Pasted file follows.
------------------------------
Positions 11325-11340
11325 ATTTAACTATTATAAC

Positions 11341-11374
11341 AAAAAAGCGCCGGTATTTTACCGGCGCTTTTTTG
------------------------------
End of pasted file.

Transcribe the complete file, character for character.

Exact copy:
Positions 11325-11340
11325 ATTTAACTATTATAAC

Positions 11341-11374
11341 AAAAAAGCGCCGGTATTTTACCGGCGCTTTTTTG